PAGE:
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Letters from a Cowboy (Morning Report Stories) Paperback – June 10, 2015
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Chip and Simon's love was forbidden when they met, but thru their ups and downs, interfering ranch hands and bosses, they made it to the other side and got the happy ending they deserved.
A beautiful well written story.
At a time when rural America was a dangerous and unforgiving place for anyone who was not male, white, and straight, Simon and Chip find in each other a deep, abiding love. Even appearing to be gay could be a death sentence, tied behind a pick up truck and dragged to death, so when Simon and Chip can’t keep away from each other as they work on the Tamar ranch, they are taking a huge risk. Bullies in 1954 are not people who sneer, call names, and beat someone up. They are killers without a conscience. Eventually Simon sees the only solution is to leave the ranch and Chip behind, in order to save his lover’s life. The result is not what he hoped for and Simon gets word that Chip has fallen into despair and the life of an alcoholic.
There is an HEA to this book, although it is not an easy road to get to it. Sue Brown writes us back in time and then forward again to take us full circle in the Morning Report series. Beautifully done and a book that was needed to provide a backstory for not only the characters of the series but also an important part of the history of gays in America. It may make you cry and cringe but in the end we come back to love is love. I highly recommend this book, which can be read as a stand alone novel, and the entire Morning Report series.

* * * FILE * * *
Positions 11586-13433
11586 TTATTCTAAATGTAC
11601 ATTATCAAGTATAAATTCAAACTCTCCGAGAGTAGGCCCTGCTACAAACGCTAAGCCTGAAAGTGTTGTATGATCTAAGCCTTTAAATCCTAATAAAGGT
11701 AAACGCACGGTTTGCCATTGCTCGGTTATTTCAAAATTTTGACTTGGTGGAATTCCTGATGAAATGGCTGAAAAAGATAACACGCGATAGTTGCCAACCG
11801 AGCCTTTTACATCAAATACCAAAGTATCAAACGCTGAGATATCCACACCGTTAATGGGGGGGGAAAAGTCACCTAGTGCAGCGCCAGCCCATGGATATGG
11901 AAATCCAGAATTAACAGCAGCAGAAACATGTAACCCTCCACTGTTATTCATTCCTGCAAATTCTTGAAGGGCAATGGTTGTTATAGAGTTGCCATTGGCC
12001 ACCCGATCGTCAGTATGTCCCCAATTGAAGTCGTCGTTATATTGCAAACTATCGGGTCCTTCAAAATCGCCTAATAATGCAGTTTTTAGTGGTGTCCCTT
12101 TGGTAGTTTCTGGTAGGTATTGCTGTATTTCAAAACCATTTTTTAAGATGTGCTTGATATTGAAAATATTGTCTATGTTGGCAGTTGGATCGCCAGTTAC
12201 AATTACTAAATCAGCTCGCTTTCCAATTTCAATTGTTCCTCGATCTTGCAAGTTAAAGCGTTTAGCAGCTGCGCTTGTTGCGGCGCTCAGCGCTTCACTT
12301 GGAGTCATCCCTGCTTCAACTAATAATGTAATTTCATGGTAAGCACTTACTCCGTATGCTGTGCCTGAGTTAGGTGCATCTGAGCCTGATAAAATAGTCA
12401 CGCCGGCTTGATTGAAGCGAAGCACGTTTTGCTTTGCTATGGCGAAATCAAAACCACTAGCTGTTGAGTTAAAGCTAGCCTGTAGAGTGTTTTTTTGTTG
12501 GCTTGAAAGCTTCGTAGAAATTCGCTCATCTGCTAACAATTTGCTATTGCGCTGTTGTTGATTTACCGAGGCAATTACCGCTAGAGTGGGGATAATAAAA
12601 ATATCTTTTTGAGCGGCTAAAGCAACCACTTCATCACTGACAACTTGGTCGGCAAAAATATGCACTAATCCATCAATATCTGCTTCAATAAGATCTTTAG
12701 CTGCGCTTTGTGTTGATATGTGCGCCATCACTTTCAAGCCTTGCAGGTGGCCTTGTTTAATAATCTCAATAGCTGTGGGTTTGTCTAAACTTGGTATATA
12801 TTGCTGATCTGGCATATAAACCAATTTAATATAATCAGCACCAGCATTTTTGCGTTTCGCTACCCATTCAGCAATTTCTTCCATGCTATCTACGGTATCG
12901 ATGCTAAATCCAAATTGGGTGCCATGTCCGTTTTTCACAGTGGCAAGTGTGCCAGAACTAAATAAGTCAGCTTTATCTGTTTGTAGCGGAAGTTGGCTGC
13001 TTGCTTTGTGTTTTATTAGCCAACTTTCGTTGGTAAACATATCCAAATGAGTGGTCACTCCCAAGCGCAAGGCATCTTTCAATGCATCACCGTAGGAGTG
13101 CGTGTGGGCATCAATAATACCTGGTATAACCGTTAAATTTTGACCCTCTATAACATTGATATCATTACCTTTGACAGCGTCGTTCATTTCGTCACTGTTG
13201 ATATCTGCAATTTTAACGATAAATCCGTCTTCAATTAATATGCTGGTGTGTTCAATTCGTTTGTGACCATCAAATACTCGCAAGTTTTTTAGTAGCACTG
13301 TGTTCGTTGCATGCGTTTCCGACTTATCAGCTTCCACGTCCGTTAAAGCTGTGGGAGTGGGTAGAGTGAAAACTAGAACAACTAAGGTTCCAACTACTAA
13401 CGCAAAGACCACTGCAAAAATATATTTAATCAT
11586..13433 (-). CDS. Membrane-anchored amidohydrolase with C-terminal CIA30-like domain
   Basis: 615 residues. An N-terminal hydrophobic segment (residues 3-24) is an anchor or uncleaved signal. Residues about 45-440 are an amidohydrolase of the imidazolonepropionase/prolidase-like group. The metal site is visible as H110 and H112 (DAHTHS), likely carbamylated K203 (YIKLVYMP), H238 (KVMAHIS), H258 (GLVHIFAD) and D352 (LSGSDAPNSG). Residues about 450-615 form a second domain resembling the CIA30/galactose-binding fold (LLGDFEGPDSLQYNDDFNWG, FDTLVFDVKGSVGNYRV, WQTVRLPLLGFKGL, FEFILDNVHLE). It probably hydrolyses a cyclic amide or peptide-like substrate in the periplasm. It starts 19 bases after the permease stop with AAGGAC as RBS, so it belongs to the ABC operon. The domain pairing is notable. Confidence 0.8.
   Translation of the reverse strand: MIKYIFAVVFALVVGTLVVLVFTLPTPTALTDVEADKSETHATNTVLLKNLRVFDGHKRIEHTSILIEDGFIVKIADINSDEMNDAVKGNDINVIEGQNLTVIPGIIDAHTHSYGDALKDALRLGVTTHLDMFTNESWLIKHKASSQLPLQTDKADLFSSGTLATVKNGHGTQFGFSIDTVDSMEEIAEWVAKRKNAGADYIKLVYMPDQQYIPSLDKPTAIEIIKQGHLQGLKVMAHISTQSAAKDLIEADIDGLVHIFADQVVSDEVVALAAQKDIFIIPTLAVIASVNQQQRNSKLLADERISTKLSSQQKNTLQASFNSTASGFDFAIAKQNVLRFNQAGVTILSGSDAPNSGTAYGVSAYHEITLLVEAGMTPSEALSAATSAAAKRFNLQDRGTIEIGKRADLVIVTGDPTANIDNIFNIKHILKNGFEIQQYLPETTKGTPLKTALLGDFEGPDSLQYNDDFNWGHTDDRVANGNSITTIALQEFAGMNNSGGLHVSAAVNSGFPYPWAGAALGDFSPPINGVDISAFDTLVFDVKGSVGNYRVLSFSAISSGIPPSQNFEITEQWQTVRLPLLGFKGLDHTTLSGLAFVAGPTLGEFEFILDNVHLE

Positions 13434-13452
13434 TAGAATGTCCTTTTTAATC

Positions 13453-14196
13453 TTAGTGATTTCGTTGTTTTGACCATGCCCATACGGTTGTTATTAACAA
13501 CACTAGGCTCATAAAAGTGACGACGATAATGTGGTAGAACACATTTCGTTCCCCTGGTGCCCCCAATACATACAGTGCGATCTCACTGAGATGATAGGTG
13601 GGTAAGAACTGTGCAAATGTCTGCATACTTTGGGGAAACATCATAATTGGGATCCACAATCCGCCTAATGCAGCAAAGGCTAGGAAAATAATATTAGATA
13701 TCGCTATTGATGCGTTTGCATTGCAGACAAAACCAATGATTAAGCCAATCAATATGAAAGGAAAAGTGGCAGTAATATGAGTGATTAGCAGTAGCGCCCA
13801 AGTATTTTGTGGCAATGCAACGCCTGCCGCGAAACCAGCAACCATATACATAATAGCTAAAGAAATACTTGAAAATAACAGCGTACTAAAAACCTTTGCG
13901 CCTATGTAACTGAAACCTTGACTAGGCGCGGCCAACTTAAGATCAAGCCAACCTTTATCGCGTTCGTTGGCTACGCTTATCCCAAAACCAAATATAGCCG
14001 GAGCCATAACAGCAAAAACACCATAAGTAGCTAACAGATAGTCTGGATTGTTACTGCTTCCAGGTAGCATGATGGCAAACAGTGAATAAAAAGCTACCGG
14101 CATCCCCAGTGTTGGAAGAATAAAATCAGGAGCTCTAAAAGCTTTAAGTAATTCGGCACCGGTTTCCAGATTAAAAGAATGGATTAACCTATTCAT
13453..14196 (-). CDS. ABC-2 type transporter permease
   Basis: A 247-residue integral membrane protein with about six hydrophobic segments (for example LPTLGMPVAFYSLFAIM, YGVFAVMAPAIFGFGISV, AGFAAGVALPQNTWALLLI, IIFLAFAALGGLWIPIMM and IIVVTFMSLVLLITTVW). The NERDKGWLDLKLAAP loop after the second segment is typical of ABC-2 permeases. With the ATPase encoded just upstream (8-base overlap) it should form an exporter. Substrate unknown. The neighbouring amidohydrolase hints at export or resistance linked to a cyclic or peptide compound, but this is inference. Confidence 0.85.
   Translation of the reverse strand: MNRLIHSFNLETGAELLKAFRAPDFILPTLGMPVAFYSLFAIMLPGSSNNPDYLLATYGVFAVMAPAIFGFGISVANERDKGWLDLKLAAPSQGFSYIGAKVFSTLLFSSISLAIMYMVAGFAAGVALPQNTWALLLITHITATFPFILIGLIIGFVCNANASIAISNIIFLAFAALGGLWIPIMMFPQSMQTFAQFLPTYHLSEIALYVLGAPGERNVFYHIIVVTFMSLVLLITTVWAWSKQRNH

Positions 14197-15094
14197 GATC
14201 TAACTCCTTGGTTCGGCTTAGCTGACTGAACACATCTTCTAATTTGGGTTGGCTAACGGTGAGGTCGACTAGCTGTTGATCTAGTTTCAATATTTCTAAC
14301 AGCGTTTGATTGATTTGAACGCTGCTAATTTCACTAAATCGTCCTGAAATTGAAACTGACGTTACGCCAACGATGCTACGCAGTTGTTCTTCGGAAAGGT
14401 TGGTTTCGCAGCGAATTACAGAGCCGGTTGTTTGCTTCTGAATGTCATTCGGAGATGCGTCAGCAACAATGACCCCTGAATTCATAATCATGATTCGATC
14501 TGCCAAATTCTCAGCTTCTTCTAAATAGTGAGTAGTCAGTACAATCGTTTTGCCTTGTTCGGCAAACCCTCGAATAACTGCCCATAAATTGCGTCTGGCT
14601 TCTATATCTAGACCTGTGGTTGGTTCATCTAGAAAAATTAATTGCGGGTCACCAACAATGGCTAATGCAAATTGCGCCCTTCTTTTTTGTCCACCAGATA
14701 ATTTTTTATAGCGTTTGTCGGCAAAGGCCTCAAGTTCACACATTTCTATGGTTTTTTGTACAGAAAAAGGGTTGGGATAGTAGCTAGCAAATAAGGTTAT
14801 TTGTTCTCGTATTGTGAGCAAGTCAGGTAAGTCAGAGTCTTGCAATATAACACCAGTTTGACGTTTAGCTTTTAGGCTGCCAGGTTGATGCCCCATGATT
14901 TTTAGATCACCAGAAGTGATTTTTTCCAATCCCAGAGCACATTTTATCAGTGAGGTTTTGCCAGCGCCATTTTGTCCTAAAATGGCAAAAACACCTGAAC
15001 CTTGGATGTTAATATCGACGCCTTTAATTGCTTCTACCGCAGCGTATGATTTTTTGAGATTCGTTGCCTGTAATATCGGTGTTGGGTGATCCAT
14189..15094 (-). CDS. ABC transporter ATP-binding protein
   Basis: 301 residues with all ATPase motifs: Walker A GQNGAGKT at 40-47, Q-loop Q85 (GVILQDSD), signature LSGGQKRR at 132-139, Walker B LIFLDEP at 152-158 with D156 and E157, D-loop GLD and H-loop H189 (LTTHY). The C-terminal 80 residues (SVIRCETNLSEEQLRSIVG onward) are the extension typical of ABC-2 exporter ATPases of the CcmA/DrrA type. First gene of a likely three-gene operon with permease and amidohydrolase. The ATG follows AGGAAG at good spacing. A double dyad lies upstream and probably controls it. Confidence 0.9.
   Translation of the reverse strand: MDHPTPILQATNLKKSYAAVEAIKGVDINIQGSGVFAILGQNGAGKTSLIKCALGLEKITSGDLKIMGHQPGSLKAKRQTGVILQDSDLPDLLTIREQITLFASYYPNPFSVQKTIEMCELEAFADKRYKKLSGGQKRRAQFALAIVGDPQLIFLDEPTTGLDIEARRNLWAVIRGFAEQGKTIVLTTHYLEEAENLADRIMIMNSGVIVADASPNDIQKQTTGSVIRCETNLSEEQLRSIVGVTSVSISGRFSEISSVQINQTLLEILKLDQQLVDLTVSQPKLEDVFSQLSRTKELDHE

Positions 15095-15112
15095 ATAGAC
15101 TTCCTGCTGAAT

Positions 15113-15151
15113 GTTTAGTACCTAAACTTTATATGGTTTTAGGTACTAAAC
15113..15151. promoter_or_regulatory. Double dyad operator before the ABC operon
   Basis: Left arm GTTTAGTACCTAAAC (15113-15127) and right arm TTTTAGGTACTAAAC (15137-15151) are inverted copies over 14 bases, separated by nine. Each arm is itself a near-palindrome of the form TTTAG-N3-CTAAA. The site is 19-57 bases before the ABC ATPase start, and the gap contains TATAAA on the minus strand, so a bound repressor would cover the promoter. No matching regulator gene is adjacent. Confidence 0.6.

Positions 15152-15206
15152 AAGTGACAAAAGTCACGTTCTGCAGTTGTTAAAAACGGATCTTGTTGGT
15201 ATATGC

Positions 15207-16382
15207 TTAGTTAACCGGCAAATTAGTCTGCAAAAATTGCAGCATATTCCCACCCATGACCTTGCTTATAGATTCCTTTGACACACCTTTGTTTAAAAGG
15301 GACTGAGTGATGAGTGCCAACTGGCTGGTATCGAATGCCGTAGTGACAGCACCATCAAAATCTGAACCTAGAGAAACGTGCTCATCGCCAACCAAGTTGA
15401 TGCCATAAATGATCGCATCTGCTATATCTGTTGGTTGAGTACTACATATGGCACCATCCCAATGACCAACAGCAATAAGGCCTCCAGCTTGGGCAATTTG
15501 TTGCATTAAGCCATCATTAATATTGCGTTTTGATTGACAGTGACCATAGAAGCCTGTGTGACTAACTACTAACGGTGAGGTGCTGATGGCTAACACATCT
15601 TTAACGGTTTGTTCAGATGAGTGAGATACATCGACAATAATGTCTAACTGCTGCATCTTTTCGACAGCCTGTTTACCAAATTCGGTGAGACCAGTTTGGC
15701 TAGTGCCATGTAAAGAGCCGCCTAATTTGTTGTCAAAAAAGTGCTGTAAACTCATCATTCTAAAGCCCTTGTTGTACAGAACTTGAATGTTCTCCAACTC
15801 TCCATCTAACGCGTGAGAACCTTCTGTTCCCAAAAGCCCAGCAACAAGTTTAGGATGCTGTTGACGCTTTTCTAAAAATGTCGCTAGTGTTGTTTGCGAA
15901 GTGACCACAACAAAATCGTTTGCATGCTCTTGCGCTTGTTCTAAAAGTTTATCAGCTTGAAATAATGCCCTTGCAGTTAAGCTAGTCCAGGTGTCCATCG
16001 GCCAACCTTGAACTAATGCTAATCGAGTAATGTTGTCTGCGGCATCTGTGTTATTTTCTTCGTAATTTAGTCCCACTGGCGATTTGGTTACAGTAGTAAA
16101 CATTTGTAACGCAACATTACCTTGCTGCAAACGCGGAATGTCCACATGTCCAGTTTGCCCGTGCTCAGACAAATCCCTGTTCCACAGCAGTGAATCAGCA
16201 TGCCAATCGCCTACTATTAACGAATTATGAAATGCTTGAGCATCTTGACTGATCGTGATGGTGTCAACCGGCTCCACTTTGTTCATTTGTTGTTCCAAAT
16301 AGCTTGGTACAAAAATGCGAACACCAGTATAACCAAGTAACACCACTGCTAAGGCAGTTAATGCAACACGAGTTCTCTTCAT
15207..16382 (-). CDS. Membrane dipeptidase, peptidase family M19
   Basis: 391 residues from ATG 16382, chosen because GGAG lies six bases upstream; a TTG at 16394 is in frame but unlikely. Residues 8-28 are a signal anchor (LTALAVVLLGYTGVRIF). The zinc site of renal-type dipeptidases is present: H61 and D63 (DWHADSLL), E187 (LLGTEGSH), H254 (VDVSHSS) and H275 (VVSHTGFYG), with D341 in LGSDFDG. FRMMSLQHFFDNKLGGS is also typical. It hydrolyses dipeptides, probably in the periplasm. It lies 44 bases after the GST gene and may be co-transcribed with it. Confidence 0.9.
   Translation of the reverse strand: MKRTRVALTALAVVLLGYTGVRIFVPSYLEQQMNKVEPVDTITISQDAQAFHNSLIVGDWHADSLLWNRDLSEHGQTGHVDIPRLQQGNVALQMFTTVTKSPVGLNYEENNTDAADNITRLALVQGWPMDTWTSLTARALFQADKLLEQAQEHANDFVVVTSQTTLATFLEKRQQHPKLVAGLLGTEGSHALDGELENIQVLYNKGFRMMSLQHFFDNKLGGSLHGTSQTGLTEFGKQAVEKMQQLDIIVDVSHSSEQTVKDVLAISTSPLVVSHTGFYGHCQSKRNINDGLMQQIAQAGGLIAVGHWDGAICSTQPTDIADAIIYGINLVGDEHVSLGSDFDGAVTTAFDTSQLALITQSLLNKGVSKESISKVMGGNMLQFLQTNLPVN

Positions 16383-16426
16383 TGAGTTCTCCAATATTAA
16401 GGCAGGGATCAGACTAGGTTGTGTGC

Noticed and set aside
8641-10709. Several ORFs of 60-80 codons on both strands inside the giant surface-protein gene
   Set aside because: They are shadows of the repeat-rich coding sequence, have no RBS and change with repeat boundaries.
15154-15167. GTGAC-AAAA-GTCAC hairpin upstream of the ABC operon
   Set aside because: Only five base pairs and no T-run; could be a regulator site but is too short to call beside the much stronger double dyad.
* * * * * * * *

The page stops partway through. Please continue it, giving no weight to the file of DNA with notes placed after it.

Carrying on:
It does have a different feel to the other books, but that's not surprising as it's set in a completely different era. I enjoyed seeing the glimpse of life in drought-ridden Texas in the 1950s. It was also satisfying to have the mystery of the letters solved.
The characters were wonderful, the story engaging, the ending happy. 4.5 stars.
Simon Wood is an ex-solider cowboy going from ranch to ranch looking for work. Simon is gay and trouble seems to follow his dick. With his new job, it should've been a clean slate and then he meets coworker and fellow cowboy, Charles "Chip" Henson, with his "movie star chin". Both men share the same predilection for men and try to deny their shared feelings. Being gay in the fifties could lead to a lot of different atrocities. This is Sue Brown though...so of course they're going to hook up.
I thought their getting together was quick, their shared feelings were kind of insta-lovey but somehow it worked. Also the dialogue read like I was reading something in 2015 at times, not saying in the fifties the language was vastly different but something about it felt modern at times. I also like the way the story is broken up. I did have to go back to read it because I was afraid I wasn't going to get a HEA (there is one).
Simon was good at everything: cooking, cleaning, befriending other cowboys, finding lost people, etc. He reminded me of Weber, the cowboy from Mary Calmes' "Frog" a little bit. And Chip, he definitely is a Sue Brown character. He goes off the rails once things change. It seemed like a lot of people in Chip and Simon's life had a family member that was gay and was sympathetic to their relationship. Not everyone but a lot of characters. It made their secret relationship easier and (at times) sloppy hiding techniques also easier to get away with. Because sometimes those two namely Chip, just couldn't keep it together. And yet I enjoyed it.
I should warn there is racism, homophobia that is authentic to the time period. Also there is minor character death and animal death. Sue Brown is known to bring the angst and she did but it wasn't extreme. If I had to describe this book it'd be as if "Bareback" and "Brokeback Mountain" had a soap opera baby, because I couldn't stop reading. So much sex between cowboys who were supposed to try to keep it secret. That was hot. And the letter writing, that was the reason why this book was created. The letters Chip and Simon wrote to each other to hook up and share their feelings, were found on the Low Cost Ranch in present day.
The author gave the letter writers their own story. :) Hot, angsty and a little bittersweet with a HEA.
This can be read as a standalone as I've not read the previous books.
But I definitely will be rectifying that.